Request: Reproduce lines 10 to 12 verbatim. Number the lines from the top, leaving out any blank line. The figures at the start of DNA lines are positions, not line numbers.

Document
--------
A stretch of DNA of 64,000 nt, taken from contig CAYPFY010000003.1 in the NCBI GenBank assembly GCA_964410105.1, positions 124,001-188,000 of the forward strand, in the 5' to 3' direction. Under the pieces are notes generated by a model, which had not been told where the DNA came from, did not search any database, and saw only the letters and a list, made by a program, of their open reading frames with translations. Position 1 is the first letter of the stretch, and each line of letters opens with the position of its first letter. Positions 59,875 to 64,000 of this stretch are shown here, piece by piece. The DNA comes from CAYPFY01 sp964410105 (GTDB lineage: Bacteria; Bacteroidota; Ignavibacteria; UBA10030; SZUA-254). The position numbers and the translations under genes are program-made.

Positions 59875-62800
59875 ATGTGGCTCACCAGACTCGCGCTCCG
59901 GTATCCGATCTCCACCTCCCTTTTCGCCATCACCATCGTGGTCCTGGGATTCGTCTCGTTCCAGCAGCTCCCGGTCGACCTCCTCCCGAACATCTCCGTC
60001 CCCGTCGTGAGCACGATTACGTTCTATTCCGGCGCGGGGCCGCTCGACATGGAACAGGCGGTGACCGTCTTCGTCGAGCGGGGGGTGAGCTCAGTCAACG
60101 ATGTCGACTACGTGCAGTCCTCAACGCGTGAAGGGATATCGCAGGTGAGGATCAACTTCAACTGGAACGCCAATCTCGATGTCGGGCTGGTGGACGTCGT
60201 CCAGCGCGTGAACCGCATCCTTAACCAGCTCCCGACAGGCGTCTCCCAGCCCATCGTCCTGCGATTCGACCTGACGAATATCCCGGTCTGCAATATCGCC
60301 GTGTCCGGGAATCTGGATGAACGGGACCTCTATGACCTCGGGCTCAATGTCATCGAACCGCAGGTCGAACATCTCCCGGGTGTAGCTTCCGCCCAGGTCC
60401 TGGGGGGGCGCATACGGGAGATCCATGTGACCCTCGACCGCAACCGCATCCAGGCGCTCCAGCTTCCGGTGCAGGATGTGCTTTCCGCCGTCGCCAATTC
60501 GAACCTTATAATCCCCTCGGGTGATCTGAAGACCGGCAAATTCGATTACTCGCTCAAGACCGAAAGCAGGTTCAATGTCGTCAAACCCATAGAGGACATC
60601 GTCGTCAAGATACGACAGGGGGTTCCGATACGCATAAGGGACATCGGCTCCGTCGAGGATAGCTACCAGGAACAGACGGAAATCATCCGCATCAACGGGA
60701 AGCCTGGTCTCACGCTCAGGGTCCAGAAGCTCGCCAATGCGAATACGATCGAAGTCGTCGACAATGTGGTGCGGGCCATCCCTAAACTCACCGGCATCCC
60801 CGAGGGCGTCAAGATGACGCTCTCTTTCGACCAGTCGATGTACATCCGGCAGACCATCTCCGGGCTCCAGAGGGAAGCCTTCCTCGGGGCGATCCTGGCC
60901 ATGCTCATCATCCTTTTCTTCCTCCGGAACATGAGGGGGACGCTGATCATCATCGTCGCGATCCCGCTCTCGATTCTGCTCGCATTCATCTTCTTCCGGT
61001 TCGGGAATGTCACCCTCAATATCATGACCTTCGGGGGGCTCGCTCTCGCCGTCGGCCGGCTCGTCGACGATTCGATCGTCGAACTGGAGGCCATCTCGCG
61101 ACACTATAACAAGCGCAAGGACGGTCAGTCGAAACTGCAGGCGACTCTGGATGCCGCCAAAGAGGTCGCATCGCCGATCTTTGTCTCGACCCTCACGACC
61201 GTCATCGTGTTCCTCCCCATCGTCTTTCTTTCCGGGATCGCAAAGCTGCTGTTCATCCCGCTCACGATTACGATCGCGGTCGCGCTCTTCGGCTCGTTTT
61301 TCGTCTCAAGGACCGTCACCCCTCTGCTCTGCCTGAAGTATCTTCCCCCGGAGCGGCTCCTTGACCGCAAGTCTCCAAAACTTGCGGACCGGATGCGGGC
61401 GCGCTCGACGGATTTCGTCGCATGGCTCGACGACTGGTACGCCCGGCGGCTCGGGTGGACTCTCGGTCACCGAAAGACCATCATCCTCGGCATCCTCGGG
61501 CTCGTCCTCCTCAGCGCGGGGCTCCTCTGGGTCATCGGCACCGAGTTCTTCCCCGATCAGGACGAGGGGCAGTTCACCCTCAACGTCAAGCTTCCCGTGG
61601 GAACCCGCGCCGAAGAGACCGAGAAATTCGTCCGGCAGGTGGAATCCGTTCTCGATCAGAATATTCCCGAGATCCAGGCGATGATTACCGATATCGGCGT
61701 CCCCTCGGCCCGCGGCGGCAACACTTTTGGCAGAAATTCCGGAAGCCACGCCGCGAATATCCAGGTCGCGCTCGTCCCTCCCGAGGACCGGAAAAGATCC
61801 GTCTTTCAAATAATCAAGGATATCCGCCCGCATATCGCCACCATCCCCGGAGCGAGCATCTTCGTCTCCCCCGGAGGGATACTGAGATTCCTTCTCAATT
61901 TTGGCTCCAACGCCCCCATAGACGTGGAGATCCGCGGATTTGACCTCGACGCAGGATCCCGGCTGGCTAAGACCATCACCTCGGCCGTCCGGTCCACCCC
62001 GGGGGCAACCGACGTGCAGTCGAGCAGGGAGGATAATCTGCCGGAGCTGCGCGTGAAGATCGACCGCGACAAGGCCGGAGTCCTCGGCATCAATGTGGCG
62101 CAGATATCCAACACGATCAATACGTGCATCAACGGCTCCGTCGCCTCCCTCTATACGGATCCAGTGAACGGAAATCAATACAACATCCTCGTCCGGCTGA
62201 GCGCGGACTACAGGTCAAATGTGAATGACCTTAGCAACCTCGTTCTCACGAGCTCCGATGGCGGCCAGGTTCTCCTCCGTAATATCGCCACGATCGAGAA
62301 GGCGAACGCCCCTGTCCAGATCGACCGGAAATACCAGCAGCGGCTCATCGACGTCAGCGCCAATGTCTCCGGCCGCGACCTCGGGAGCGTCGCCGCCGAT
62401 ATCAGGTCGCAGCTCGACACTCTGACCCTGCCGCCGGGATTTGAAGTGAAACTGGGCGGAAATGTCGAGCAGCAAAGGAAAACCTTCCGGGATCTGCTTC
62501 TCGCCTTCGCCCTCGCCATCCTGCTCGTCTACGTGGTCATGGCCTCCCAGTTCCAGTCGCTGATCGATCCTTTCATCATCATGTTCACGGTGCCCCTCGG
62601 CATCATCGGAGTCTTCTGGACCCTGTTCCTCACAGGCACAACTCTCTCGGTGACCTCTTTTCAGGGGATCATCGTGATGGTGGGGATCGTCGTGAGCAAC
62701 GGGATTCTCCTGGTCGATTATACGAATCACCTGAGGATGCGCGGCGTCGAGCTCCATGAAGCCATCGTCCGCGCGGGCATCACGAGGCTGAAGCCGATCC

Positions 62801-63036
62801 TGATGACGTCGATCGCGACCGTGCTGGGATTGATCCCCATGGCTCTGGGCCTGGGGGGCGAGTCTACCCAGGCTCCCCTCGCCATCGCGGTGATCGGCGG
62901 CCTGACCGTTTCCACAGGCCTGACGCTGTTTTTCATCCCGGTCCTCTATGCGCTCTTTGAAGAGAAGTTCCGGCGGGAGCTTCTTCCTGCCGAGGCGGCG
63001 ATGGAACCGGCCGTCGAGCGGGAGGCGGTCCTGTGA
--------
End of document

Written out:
60501 GAACCTTATAATCCCCTCGGGTGATCTGAAGACCGGCAAATTCGATTACTCGCTCAAGACCGAAAGCAGGTTCAATGTCGTCAAACCCATAGAGGACATC
60601 GTCGTCAAGATACGACAGGGGGTTCCGATACGCATAAGGGACATCGGCTCCGTCGAGGATAGCTACCAGGAACAGACGGAAATCATCCGCATCAACGGGA
60701 AGCCTGGTCTCACGCTCAGGGTCCAGAAGCTCGCCAATGCGAATACGATCGAAGTCGTCGACAATGTGGTGCGGGCCATCCCTAAACTCACCGGCATCCC